The only exceptions I could see included into top criteria for season articles are years such as the 2005 Atlantic hurricane season, or 1992 Pacific hurricane season, which had record activity for a TC basin. No one is arguing that the 2009 Atlantic hurricane season is not essential for this project. All season articles are essential for this project, even if they occurred in the Nineteenth century, or Siglo XIX, which people seem to forget, outside of HurricaneHink and Miss Madeline, of course. I sympathize with those who also have to wait 6-7 weeks for GA reviews. An article can be important to our project, but not be TOP criteria for wikipedia. Thegreatdr (talk) 20:42, 1 June 2009 (UTC)
Agreed with DR. Under that criterion, all current storms (including the useless fishspinners) would be Top-Class until they dissipated. I do not agree with that. Titoxd(?!? - cool stuff) 21:03, 1 June 2009 (UTC)

Why should active season articles top importance? Way more people will search Katrina/Andrew/Wilma/Ike than the season articles. Plus, nothing happened in Epac, and the Atlantic only have one (possible 3) sub/tropical cyclones. I think only when the season is near the top and have a few of the devastating storms active should really deserve top. HurricaneSpin Talk My contributions 22:47, 1 June 2009 (UTC)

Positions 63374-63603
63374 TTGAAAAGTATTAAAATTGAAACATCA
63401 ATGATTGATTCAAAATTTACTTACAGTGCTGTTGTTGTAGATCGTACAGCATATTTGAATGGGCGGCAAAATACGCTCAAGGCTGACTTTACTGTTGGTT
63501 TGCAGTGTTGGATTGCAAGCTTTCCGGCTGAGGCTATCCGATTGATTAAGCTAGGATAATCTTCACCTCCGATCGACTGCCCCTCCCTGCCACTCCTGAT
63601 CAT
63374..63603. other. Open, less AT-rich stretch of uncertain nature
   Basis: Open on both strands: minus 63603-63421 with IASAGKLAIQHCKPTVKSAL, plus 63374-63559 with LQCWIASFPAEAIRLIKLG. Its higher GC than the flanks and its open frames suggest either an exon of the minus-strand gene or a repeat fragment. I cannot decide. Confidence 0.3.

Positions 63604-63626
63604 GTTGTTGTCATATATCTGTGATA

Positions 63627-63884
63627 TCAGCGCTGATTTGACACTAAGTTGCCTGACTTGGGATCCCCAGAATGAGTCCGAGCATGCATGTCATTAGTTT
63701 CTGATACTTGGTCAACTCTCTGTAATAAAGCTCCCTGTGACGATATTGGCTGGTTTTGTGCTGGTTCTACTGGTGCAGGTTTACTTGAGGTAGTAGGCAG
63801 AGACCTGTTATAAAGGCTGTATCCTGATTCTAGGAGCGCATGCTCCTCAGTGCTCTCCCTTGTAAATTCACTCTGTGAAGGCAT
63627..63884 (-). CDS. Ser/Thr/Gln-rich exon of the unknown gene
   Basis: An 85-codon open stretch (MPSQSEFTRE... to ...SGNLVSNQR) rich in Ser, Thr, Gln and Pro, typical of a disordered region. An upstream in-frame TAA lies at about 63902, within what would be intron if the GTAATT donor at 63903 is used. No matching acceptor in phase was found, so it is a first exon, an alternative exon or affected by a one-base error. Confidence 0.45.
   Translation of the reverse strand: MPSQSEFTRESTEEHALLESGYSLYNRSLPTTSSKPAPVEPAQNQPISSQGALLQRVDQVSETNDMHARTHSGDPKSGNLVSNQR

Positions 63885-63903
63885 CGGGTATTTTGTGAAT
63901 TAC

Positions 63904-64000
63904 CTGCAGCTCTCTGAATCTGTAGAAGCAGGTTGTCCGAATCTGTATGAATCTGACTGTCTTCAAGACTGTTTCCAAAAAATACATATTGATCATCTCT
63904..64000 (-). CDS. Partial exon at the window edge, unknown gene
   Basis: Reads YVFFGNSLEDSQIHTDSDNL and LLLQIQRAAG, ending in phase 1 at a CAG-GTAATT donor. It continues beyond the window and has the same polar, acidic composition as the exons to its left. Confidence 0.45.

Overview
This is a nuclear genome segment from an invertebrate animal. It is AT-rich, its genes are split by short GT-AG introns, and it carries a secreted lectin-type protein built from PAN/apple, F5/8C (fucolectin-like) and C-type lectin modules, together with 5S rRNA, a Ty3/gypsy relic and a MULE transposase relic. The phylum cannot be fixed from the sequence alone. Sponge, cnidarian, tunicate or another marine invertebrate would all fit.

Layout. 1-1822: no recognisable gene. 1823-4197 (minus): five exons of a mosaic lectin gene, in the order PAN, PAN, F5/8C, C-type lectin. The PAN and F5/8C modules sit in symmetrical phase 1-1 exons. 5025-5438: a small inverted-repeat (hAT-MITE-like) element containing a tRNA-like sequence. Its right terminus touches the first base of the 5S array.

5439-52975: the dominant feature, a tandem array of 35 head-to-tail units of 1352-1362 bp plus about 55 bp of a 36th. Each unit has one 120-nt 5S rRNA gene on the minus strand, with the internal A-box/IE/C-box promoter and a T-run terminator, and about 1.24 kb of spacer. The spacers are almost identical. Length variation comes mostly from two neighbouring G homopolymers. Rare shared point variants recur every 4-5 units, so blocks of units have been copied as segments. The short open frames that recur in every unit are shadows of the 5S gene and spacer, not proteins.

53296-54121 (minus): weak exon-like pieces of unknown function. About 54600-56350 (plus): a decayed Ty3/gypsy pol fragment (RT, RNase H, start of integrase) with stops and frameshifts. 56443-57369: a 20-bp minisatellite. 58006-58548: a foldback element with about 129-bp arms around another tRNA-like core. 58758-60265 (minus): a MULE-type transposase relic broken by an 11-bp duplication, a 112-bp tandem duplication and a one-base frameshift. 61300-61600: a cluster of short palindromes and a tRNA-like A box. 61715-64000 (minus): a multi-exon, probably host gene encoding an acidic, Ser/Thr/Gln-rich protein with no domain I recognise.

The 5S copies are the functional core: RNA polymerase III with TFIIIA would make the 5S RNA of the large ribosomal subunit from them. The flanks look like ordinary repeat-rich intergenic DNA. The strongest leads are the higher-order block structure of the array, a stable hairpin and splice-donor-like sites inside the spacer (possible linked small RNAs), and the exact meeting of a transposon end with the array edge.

Actually, in August of 2008, the current AHS was viewed 145,000 times, but Wilma was less than half then that; same with Andrew. ♬♩ Hurricanehink (talk) 23:57, 1 June 2009 (UTC)
I'm impressed an old storm article had half the readership of a current season article. I truly didn't expect that result, thinking that individual storm articles had much less readership. Thegreatdr (talk) 00:03, 2 June 2009 (UTC)
No one will bother looking at the old storms, even the 1900 storm. Everyone are eager to edit active ones. HurricaneSpin Talk My contributions 00:24, 2 June 2009 (UTC)
[citation needed] Titoxd(?!? - cool stuff) 00:44, 2 June 2009 (UTC)
That's not true at all. Sure, people might be more interested in learning about current storms, but they won't completely forget about the 1900 hurricane. –Juliancolton | Talk 00:47, 2 June 2009 (UTC)

It seems I'm always late to these kind of discussions, but I too disagree with a top-importance ranking. "Importance" is a stationary thing, really meant for after the event. Although, if this season ended now, it might get a "High" ranking from me for having no named storms :-D -RunningOnBrains(talk page) 03:53, 2 June 2009 (UTC)